The end could be in sight for the property market downturn with the latest Quotable Value (QV) data showing house price drops have eased slightly for the second month in a row.
The latest QV House Price Index released on Tuesday shows home values decreased by 3.4 percent nationally over the three months to the end of May 2023 – a slight improvement on the 3.5 percent quarterly reduction in April and the 3.9 percent quarterly reduction in March. The average value now sits at $888,930, which is 13.7 percent lower than the same time last year and 20.2 percent higher than its pre-COVID-19 level.
The average rate of home value decline has slowed this quarter in 11 of the country’s 16 largest urban areas. This includes Auckland (-2.3 percent), Hamilton (-2 percent), Christchurch (-2.5 percent), and Wellington (-2.6 percent).
Queenstown bucked an otherwise pervasive downward trend amongst the main centres, with home values rising by an average of 2.4 percent for the May quarter.
QV operations manager James Wilson said it was still too soon to say if the market has bottomed out.
“It’s still very early days and sales volumes remain low across the country. We would still need a few more months of continued softening to claim conclusively that we’re at the bottom of the market,” he said.
“When the market does hit bottom, we won’t suddenly see values begin to increase across the board.
Wilson predicts we will see a “bumpy landing”, with some centres reaching the bottom of their descent before others.
“Certain locations and property types may begin to experience some growth sooner rather than later, whereas others may remain flat or continue to soften for a period,” Wilson said.
He said areas that appealed to first-home buyers and investors would likely be the first to rise.
“One interesting trend that we have observed is the relative strength of areas that have experienced strong first-home buyer activity over the past 12-18 months,” he said.
“In fact, most areas of the country that have experienced positive value growth or held relatively steady over the last quarter have had average values of well below $1m. In other words, ‘first home buyer territory.'”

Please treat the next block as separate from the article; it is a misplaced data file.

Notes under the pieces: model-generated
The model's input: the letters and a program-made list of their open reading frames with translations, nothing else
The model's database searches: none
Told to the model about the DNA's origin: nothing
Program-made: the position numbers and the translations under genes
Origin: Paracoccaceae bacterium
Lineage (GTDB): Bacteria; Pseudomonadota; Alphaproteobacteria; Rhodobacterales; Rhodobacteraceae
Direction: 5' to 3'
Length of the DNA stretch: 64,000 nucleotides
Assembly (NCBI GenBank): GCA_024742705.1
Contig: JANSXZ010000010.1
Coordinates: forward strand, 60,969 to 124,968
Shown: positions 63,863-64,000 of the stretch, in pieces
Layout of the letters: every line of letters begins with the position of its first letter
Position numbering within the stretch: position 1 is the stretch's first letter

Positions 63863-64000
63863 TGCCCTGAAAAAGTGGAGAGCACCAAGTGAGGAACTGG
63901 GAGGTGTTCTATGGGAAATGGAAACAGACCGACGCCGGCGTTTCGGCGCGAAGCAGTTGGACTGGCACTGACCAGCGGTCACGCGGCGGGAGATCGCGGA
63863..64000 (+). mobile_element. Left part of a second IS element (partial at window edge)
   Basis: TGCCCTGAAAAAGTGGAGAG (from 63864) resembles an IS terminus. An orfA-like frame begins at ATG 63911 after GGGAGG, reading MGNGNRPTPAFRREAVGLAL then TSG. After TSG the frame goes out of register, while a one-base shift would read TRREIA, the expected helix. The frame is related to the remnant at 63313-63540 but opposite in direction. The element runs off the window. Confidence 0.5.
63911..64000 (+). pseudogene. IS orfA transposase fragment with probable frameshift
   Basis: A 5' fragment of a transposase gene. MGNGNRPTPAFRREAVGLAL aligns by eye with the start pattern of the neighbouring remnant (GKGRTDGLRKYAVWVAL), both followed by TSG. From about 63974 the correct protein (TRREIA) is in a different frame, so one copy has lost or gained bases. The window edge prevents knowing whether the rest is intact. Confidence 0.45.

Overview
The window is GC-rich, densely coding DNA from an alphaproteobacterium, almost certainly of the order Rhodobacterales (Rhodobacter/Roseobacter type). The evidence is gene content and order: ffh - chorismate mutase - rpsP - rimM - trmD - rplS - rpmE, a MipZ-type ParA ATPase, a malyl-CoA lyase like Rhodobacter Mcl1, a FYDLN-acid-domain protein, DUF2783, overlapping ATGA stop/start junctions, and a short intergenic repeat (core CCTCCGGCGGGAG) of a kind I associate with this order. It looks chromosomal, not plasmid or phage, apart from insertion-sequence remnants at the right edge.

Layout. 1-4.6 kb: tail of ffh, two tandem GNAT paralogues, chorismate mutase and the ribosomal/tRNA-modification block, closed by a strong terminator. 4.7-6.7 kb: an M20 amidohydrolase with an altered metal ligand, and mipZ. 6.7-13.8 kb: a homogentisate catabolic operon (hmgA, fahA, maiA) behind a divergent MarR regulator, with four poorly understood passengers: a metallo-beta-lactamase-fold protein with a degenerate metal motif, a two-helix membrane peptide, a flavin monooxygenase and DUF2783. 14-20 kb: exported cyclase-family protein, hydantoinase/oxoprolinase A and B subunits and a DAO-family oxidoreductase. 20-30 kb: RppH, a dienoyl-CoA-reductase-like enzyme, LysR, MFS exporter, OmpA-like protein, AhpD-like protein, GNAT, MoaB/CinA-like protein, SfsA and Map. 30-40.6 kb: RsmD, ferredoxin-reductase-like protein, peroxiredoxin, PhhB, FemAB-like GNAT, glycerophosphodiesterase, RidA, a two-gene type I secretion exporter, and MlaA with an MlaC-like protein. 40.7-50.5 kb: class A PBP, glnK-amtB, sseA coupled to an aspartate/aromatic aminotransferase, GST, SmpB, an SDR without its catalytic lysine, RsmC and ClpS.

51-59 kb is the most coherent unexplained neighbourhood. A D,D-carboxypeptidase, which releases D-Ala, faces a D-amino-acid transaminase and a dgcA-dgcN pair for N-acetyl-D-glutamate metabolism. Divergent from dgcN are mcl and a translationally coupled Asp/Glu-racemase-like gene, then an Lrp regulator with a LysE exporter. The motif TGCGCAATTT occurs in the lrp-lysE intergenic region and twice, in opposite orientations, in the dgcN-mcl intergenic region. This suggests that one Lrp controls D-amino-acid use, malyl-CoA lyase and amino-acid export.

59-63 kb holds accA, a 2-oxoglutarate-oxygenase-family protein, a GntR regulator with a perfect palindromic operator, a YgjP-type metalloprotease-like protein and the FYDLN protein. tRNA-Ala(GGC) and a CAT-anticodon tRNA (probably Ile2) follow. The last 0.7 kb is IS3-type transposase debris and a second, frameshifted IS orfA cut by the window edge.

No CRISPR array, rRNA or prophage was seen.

Wilson added while investors haven’t removed themselves entirely from the market, they have continued to adopt a wait-and-see approach in many markets.
“However, indications the Official Cash Rate has peaked could entice them back, with valuers and real estate agents at the ‘coal face’ of the market already reporting a small uptick in interest,” he said.
“Time will tell whether we do see a growing number of investors represented in sales volumes over the next few months, competing for entry-level stock.”
Wilson said there still remains a high level of uncertainty within the market overall, with people having a “cautious mindset”.
“There’s a generally cautious mindset out there, especially among many ‘Mum and Dad’ buyer types,” he said.
“While these buyers remain inactive, value levels in areas that used to be strong are likely to remain pretty weak.”
The average home value across Auckland has slowed for a third month, dropping by 0.3 percent in May to $1,258,521.
Home values are 14.4 percent lower on average than the same time last year, with the quarterly rate of decline easing from 4.4 percent in the last QV House Price Index to 2.3 percent in the latest.
“The Auckland market has remained fairly quiet over the past month or so, but the rate of decline in house prices appears to have eased somewhat. This may be a signal that the market is ‘bottoming out’. Only time will tell for certain,” local QV valuer Hugh Robson said.
“Mortgage rates remain high and many owners who purchased a property over the past 2-4 years are facing the prospect of re-fixing their mortgage at a considerably higher interest rate, coupled with a property that has decreased in value considerably.”